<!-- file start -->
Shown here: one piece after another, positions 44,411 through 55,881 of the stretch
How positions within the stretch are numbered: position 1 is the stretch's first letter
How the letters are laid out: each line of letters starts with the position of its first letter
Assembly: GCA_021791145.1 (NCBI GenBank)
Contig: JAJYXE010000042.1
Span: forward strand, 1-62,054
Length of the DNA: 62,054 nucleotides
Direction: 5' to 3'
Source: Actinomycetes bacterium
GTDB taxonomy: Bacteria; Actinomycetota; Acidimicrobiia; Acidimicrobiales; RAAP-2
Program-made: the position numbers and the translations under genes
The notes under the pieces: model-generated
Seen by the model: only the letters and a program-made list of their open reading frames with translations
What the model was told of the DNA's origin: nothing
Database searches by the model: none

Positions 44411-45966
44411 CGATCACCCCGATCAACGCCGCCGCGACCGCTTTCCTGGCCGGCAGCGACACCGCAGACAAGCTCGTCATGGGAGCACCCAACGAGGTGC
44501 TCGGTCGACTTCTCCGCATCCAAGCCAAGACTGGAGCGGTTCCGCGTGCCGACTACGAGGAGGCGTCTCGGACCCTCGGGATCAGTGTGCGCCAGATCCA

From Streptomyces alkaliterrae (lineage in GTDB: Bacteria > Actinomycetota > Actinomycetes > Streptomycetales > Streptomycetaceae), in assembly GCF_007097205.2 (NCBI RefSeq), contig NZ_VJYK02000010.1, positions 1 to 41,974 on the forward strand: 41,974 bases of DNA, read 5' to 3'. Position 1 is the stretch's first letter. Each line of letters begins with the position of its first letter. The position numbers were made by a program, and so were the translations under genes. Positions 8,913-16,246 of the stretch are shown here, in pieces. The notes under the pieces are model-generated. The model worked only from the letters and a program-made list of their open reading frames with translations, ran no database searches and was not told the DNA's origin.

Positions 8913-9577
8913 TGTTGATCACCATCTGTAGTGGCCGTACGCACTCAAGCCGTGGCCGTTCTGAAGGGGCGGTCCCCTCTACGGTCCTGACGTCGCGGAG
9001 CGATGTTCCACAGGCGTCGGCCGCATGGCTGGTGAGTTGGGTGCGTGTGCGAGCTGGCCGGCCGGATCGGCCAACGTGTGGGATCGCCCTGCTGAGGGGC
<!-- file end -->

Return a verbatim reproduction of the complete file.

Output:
Shown here: one piece after another, positions 44,411 through 55,881 of the stretch
How positions within the stretch are numbered: position 1 is the stretch's first letter
How the letters are laid out: each line of letters starts with the position of its first letter
Assembly: GCA_021791145.1 (NCBI GenBank)
Contig: JAJYXE010000042.1
Span: forward strand, 1-62,054
Length of the DNA: 62,054 nucleotides
Direction: 5' to 3'
Source: Actinomycetes bacterium
GTDB taxonomy: Bacteria; Actinomycetota; Acidimicrobiia; Acidimicrobiales; RAAP-2
Program-made: the position numbers and the translations under genes
The notes under the pieces: model-generated
Seen by the model: only the letters and a program-made list of their open reading frames with translations
What the model was told of the DNA's origin: nothing
Database searches by the model: none

Positions 44411-45966
44411 CGATCACCCCGATCAACGCCGCCGCGACCGCTTTCCTGGCCGGCAGCGACACCGCAGACAAGCTCGTCATGGGAGCACCCAACGAGGTGC
44501 TCGGTCGACTTCTCCGCATCCAAGCCAAGACTGGAGCGGTTCCGCGTGCCGACTACGAGGAGGCGTCTCGGACCCTCGGGATCAGTGTGCGCCAGATCCA

From Streptomyces alkaliterrae (lineage in GTDB: Bacteria > Actinomycetota > Actinomycetes > Streptomycetales > Streptomycetaceae), in assembly GCF_007097205.2 (NCBI RefSeq), contig NZ_VJYK02000010.1, positions 1 to 41,974 on the forward strand: 41,974 bases of DNA, read 5' to 3'. Position 1 is the stretch's first letter. Each line of letters begins with the position of its first letter. The position numbers were made by a program, and so were the translations under genes. Positions 8,913-16,246 of the stretch are shown here, in pieces. The notes under the pieces are model-generated. The model worked only from the letters and a program-made list of their open reading frames with translations, ran no database searches and was not told the DNA's origin.

Positions 8913-9577
8913 TGTTGATCACCATCTGTAGTGGCCGTACGCACTCAAGCCGTGGCCGTTCTGAAGGGGCGGTCCCCTCTACGGTCCTGACGTCGCGGAG
9001 CGATGTTCCACAGGCGTCGGCCGCATGGCTGGTGAGTTGGGTGCGTGTGCGAGCTGGCCGGCCGGATCGGCCAACGTGTGGGATCGCCCTGCTGAGGGGC